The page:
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6 Reviews
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3 of 4 people found the following review helpful
4.0 out of 5 stars Don't miss the point
To the reviewer who said they never do "heavy lifting while balanced on an oversized inflatable ball...": That's not the point. The point is to strengthen your core muscles, to help you develop a healthy and strong back and abdominal muscles, which will help you prevent injury and reduce your risk of getting hurt when you perform other daily activities. It's a...
Published on July 1, 2004

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8 of 10 people found the following review helpful
1.0 out of 5 stars Not the best
This book, while offering some good guidelines for general fitness, does not have adaquate, specific, workout plans to address the various areas of fitness. Any book by Stew Smith, especially Maximum Fitness, or The Boot Camp Workout does a better job without all the high-and-mighty "I am a trained professional so just do as I tell you" attitude that these...
Published on January 28, 2002


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8 of 10 people found the following review helpful
1.0 out of 5 stars Not the best, January 28, 2002
By A Customer
This review is from: Functional Training: Everyone's Guide to the New Fitness Revolution (Paperback)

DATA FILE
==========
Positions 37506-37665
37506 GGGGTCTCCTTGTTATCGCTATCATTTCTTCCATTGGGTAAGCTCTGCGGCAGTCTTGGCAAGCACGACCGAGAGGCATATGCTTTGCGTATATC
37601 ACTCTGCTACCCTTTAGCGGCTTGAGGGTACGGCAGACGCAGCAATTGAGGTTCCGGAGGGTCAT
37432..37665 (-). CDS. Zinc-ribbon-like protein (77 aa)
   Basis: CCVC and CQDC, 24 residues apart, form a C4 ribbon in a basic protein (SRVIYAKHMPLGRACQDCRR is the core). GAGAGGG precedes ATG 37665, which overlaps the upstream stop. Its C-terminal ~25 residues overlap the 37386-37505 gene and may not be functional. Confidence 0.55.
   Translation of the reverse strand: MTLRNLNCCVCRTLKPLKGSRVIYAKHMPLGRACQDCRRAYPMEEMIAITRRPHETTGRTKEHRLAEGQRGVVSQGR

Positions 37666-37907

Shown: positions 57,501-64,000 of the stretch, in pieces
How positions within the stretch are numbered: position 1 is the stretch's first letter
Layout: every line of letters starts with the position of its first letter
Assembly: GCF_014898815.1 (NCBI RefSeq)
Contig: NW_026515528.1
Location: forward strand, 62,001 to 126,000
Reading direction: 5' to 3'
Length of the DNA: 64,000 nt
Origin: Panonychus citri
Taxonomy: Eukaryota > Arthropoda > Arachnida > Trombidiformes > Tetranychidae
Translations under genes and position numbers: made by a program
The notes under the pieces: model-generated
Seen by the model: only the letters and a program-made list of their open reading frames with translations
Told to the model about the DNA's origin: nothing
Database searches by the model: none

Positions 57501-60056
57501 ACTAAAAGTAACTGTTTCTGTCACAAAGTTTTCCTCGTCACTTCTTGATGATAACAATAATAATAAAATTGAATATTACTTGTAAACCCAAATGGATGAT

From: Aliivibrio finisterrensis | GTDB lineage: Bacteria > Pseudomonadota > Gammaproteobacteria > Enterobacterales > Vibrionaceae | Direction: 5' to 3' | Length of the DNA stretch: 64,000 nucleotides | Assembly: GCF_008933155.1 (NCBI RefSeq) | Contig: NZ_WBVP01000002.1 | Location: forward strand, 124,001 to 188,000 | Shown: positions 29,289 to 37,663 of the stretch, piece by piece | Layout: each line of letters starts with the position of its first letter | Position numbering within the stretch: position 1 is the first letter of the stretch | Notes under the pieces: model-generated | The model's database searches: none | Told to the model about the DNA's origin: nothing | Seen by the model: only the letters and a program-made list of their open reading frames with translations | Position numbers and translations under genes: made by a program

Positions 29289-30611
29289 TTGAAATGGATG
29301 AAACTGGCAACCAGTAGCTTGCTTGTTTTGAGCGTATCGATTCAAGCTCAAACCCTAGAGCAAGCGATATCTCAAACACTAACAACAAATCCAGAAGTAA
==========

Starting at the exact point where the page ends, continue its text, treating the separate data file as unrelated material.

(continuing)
This book, while offering some good guidelines for general fitness, does not have adaquate, specific, workout plans to address the various areas of fitness. Any book by Stew Smith, especially Maximum Fitness, or The Boot Camp Workout does a better job without all the high-and-mighty "I am a trained professional so just do as I tell you" attitude that these authors show. This book is written by several different people and as such. lacks continuity and a definitive workout plan. Alot of it comes across as the various authors' opinions. Do yourself a favor and buy Stew Smith's books instead.
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3 of 4 people found the following review helpful
4.0 out of 5 stars Don't miss the point, July 1, 2004
By A Customer
This review is from: Functional Training: Everyone's Guide to the New Fitness Revolution (Paperback)
To the reviewer who said they never do "heavy lifting while balanced on an oversized inflatable ball...": That's not the point. The point is to strengthen your core muscles, to help you develop a healthy and strong back and abdominal muscles, which will help you prevent injury and reduce your risk of getting hurt when you perform other daily activities. It's a way of a) training your body to stay healthy and in shape and b) transferring the skills employed in the gym to your every-day life.
The stability ball is merely a tool in helping you strenghthen your core, and your ability to balance and multi-task.
Give this type of training another chance, keeping this information in mind, and I guarantee you will start to see things differently.
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1 of 2 people found the following review helpful
5.0 out of 5 stars Excellent Introduction, April 21, 2011
By 
Brenda H (Chicago, IL United States) - See all my reviews
This review is from: Functional Training: Everyone's Guide to the New Fitness Revolution (Paperback)